Single Switch Promises Lower-Cost RFID Access Control

By Claire Swedberg

FEIG Electronics is selling a Wiegand switch with its RFID readers to enable companies and communities to deploy a single reader for two gates or lanes, thereby reducing the cost of RFID deployment.

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As vehicle access-control systems utilizing UHF RFID are gaining traction among gated communities, parking lots and other controlled areas, the cost has still been challenging. Readers deployed at each gate, entrance and exit can add up, since many readers for that purpose cost upwards of $1,000 or more apiece. FEIG Electronics has developed one way to reduce that cost and thereby lower the cost threshold for installations: a Wiegand switch that enables a single reader to cover two access-control gates.

The new product is aimed at a growing market, says Mike Hrabina, Feig Electronics’ executive VP—namely, intelligent and networked access control. The technologically simple switch is intended to provide companies with an affordable RFID-based solution, he explains, without the high cost of infrastructure based on an RFID reader for each access point or gate.

Traditional access-control systems consist of independent hardware installed at a facility to provide entrance and exit coverage, but without capturing or storing data or sharing that information online. Increasingly, though, technology has been enabling companies to change that model so that they can manage or view what is happening on their premises via access control, even when no personnel is present.

According to the Security Industry Association (SIA) and London market-research firm IHS Markit, the access-control market for cloud-based systems is seeing strong growth. In fact, they report, global sales of cloud-based access-control technologies is expected to exceed $530 million this year and reach $1.8 billion by 2025. Currently, the firms found, 5 to 12 percent of new access-control jobs tend to be Web-based or hosted.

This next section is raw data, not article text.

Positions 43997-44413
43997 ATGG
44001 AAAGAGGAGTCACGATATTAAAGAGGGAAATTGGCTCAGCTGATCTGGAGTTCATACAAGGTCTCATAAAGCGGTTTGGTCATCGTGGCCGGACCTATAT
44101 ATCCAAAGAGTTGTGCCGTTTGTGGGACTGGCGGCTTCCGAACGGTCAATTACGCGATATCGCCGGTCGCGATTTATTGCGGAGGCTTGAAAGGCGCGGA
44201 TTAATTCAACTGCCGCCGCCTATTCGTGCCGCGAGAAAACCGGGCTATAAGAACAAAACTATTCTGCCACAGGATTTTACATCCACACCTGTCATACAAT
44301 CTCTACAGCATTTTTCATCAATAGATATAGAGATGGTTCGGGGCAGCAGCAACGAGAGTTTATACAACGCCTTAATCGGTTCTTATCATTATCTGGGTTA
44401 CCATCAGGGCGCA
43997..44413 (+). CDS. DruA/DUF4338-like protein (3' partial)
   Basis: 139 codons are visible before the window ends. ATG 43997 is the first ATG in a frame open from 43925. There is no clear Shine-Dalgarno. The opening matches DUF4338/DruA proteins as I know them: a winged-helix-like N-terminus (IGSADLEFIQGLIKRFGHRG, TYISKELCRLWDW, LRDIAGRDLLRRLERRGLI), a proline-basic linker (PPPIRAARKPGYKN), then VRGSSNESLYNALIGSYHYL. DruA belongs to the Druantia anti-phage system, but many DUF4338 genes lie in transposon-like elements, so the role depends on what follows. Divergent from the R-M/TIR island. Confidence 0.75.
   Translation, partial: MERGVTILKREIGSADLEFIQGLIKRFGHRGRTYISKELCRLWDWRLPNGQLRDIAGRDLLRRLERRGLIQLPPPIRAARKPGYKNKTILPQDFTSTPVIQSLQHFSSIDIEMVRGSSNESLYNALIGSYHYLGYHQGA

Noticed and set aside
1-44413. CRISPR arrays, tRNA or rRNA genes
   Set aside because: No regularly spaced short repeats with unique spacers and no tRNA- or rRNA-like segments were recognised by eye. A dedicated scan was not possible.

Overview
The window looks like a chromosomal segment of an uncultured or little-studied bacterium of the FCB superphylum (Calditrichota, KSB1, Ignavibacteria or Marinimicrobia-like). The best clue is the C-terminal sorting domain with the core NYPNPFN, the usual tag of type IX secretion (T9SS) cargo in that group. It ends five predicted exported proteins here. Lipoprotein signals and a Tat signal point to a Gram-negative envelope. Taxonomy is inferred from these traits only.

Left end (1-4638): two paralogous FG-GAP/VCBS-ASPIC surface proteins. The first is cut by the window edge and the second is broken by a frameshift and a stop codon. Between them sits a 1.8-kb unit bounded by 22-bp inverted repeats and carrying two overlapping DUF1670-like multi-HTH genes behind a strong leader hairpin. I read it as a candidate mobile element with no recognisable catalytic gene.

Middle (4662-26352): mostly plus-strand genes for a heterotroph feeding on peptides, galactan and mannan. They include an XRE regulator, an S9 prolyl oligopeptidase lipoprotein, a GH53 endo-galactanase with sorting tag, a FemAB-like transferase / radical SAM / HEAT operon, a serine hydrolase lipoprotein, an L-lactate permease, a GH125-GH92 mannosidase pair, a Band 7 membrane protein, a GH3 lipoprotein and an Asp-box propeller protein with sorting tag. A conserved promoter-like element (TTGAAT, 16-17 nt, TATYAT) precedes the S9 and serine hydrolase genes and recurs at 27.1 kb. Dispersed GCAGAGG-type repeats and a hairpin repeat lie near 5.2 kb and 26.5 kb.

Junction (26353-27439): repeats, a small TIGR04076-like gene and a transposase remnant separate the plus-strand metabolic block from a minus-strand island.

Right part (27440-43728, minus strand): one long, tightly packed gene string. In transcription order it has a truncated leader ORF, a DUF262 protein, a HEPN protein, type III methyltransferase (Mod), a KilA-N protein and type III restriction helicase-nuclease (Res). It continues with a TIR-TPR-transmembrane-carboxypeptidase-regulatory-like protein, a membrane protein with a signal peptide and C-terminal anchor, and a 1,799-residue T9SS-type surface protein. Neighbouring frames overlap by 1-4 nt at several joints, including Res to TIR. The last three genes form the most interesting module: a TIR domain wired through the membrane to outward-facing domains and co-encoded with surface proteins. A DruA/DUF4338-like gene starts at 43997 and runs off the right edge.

While RFID installations in most applications can employ a single reader with multiple antennas for multiple gates, access control has unique requirements. A reader must interface with the access-control panel to identify and authorize each unique tag ID, and then prompt the gate to open—which means one reader for every gate. That can prove expensive for many of Feig’s customers, Hrabina notes, who are often mid- or small-sized communities or businesses.

The Wiegand switch in the Feig solution offers a low-cost alternative, Hrabina says. Access-control panels typically come with a Wiegand interface (a de facto wiring standard), as do RFID readers—but only one. So Feig developed a solution in the form of a small device with two outputs, enabling a pair of access-control panels to be plugged into the switch, which then forwards the connection to the single reader.

The system can be deployed with a single reader and be connected to antennas across two lanes for the control of two gates at parking areas or gated communities. The switch itself, Hrabina says, costs around one-tenth as much as purchasing a second reader. It can be installed with the reader inside an access-control panel.

Feig Electronics Mike Hrabina

When a vehicle approaches a gate, the antenna captures its tag’s unique ID number, and the switch routes the signal from any of the antennas to the reader. The system then simply detects whether the transmission is received from the first antenna or the second.

The switch comes in a housing measuring approximately 4 inches by 3.5 inches by 8 inches. The switch enables companies to upgrade their existing RFID system to cover two lanes or gates, or to install an RFID system for the first time with their existing access-control system. It employs a DIN rail mount to simply slide into place for mounting. Typically, Hrabina says, costs for RFID readers to cover two gates range from $3,500 to $5,000. That cost would be cut nearly in half with the use of the Wiegand switch.

Feig is selling the switches this month in conjunction with the Intertraffic Amsterdam conference. “We’ve been making a commitment to make it more affordable to deploy RFID,” Hrabina says. Feig’s readers are provided for access control in low, high and ultrahigh frequencies.